Political awareness in travel
Part of the totality of a place is its politics, and in long-term travel you’ll likely pass through a variety of political landscapes that affect the lives of the people who call a place home. The Egyptian man above, for example, challenged the legitimacy of his President’s 30-year-old rule and on February 2 of this year had a flying rock rip loose part of his lip. (Interestingly, if you were to walk about 60 seconds to either his right or left, you’d find several travel agencies offering deals on Nile cruises, desert excursions, and Sinai beach resorts; they were, however, closed this particularly day, and most travelers were packed into the Cairo airport trying to get out of the country.)
Political situations are worth paying attention to, but not only in order to gauge the stability or safety of a potential travel destination. Understanding the basics of Thai politics, the Israeli-Palestinian conflict, or the Colombian civil war will go a long way in helping you understand a country and will help you make the most of a visit there. Sometimes, of course, we go to a place knowing next to nothing but, once there, experience something that alters the course of our lives. A powerful example of this is the life of Sean Carosso, who while traveling in Africa in 2007 wrote the following in his journal:
I yelled at thieving monkeys and saw Nelson Mandela yell from stage. Cried in refugee camps and laughed during moonlight dances. Saw a baby born and parents buried. Went south to scream from the bottom of the world and made my way north to see Ugandan children become visible. Slept in mansions and huts, ate porridge and gazelle, swam with otters, fended off pickpockets and rarely showered, stopped, or stood still.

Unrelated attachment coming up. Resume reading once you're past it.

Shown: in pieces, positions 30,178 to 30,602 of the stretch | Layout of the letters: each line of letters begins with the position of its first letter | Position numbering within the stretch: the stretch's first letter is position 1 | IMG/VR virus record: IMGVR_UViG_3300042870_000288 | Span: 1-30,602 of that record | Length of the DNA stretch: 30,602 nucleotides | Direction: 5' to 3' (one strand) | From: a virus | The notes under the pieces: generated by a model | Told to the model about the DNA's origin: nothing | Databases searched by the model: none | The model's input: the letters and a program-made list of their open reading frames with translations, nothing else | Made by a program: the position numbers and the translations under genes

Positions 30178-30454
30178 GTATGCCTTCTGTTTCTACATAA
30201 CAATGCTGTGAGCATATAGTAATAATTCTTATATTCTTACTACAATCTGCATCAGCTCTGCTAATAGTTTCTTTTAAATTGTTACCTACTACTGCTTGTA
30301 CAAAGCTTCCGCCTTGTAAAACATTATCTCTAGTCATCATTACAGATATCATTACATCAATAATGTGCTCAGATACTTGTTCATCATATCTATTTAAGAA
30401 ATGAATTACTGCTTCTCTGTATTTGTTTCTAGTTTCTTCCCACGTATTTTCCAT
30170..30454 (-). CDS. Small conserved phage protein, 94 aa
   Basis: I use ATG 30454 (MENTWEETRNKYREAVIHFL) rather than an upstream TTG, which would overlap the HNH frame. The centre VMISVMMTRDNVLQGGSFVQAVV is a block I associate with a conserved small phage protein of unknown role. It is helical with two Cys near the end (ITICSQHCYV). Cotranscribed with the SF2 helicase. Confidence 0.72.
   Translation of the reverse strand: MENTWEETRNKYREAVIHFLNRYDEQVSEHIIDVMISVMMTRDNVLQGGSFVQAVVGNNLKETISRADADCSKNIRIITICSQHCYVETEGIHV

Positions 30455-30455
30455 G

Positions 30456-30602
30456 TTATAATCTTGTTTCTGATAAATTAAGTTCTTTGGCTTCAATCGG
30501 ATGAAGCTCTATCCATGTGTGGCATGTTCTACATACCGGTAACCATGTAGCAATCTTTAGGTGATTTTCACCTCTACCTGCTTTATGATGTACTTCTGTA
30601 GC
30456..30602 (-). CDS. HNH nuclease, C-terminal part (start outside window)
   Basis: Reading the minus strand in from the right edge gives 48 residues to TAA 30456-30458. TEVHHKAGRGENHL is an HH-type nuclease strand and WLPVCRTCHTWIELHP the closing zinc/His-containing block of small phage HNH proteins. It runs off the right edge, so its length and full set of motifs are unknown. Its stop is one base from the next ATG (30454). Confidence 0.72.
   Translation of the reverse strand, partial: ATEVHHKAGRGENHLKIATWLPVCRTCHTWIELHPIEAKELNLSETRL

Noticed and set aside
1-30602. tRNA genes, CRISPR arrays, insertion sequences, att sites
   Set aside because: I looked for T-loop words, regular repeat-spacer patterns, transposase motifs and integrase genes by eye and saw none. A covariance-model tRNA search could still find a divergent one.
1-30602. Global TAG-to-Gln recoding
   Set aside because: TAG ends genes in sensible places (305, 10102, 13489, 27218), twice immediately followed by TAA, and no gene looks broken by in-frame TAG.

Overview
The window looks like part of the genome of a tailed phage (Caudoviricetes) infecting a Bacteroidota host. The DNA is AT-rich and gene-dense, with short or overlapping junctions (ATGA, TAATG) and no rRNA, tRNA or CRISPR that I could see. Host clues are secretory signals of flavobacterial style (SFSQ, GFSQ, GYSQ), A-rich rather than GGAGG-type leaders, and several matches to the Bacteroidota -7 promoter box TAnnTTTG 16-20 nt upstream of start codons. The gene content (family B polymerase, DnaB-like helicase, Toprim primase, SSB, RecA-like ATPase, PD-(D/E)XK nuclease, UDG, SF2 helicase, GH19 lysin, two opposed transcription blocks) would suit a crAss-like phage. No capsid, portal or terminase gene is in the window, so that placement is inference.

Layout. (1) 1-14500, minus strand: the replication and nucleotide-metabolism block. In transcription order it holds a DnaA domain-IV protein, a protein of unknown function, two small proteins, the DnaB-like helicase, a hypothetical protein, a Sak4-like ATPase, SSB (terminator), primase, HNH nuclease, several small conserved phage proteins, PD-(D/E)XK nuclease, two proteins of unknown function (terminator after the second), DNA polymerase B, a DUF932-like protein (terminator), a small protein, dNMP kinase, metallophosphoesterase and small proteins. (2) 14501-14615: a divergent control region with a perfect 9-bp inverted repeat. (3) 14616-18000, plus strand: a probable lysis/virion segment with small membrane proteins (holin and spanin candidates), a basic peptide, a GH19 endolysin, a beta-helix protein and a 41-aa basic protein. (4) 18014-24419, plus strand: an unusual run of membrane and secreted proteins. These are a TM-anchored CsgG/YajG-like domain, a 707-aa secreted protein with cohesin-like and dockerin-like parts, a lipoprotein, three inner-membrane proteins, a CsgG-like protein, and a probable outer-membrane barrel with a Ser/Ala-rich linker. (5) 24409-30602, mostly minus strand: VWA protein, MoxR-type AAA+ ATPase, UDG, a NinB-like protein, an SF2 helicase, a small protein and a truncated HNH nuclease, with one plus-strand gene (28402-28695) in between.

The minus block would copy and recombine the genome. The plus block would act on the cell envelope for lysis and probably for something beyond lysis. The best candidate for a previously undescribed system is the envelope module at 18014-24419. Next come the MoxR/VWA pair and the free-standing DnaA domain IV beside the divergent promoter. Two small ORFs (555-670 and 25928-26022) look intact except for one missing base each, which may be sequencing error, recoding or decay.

For two months, there was death and destruction,
failure and fear, adventure.wonder.motion.
But all around was a pervasive hope moving steadily
toward what could only be described as progress
Stories of change everywhere to be found. Until I walked into the chaos of Congo.
The so-called Democratic Republic of Congo, home to one of history’s deadliest wars.
Strange circumstances led me to her doorstop, but there I stood ready to see
what she might show my western eyes.
The following is what they saw.
You can read the rest of his entry and learn about the organization that emerged at www.fallingwhistles.com/story. It’s a powerful site.
The U.S. State Department’s Background Notes is one source for a quick political overview of a country. Idealist.org is a popular site for checking out volunteer opportunities, including ones that might intersect with political issues. For example, Bustan Qaraaqa is listed there; it’s a community permaculture project based just outside the West Bank town of Bethlehem.